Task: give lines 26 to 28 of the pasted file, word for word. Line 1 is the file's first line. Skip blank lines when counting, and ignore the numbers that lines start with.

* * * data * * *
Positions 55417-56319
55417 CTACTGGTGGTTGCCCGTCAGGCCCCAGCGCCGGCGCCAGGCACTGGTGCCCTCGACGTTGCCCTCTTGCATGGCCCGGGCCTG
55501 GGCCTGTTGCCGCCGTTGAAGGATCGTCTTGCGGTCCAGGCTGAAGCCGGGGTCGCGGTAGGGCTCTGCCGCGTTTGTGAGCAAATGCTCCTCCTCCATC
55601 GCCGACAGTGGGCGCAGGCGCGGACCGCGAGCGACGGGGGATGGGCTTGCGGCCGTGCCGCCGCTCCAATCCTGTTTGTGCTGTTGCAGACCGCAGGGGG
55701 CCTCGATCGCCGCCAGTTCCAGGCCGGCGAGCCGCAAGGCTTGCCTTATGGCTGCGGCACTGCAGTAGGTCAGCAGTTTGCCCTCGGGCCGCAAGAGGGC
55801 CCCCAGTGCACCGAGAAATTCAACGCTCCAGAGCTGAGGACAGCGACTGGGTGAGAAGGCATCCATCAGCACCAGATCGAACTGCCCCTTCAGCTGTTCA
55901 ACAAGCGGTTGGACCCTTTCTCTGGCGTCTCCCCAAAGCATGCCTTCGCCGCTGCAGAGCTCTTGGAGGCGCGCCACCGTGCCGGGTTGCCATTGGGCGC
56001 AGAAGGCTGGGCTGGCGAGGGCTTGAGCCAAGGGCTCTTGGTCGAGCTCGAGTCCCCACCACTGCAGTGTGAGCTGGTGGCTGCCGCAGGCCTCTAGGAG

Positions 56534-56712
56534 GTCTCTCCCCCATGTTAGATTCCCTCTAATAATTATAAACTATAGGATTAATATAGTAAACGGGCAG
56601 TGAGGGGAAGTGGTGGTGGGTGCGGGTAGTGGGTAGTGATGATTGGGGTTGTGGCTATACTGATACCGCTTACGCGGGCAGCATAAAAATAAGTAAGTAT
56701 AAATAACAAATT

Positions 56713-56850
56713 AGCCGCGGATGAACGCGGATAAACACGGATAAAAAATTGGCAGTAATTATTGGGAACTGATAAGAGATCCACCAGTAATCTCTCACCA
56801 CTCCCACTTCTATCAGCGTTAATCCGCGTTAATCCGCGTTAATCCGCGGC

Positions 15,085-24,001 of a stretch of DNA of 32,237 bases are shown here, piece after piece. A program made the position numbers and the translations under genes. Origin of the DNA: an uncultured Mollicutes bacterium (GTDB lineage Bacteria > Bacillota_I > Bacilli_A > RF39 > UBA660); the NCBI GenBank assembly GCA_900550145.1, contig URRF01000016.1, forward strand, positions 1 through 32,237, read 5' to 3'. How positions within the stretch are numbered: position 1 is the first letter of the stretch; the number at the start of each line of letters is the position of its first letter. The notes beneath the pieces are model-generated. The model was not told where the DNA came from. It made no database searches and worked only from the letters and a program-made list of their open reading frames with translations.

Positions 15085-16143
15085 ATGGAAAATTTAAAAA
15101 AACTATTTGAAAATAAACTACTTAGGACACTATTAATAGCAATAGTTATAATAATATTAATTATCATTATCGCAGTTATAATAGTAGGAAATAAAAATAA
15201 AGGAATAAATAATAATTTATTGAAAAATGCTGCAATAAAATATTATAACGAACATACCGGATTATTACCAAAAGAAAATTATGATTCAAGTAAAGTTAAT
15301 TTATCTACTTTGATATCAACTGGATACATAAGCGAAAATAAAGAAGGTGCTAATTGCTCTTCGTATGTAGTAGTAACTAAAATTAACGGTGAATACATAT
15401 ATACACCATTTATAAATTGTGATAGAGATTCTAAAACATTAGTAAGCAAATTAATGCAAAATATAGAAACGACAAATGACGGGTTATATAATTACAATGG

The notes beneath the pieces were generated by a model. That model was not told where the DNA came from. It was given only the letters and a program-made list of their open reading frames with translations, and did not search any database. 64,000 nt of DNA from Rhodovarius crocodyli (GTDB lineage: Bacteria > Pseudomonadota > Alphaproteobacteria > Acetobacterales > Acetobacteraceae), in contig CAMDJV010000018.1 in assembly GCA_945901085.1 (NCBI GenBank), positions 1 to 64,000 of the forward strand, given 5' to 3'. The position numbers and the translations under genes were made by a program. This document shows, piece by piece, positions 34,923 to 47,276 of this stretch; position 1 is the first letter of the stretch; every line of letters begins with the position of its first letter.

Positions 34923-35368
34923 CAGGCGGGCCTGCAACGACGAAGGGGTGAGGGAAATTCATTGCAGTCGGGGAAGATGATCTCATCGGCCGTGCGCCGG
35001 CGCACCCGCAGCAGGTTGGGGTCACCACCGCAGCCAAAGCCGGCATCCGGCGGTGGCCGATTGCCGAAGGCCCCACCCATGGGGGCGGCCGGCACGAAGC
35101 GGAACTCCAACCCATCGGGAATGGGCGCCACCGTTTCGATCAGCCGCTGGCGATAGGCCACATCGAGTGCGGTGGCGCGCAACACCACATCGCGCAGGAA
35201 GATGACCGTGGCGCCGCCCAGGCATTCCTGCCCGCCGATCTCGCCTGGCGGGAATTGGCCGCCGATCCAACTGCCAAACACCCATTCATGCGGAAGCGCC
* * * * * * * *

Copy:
35001 CGCACCCGCAGCAGGTTGGGGTCACCACCGCAGCCAAAGCCGGCATCCGGCGGTGGCCGATTGCCGAAGGCCCCACCCATGGGGGCGGCCGGCACGAAGC
35101 GGAACTCCAACCCATCGGGAATGGGCGCCACCGTTTCGATCAGCCGCTGGCGATAGGCCACATCGAGTGCGGTGGCGCGCAACACCACATCGCGCAGGAA
35201 GATGACCGTGGCGCCGCCCAGGCATTCCTGCCCGCCGATCTCGCCTGGCGGGAATTGGCCGCCGATCCAACTGCCAAACACCCATTCATGCGGAAGCGCC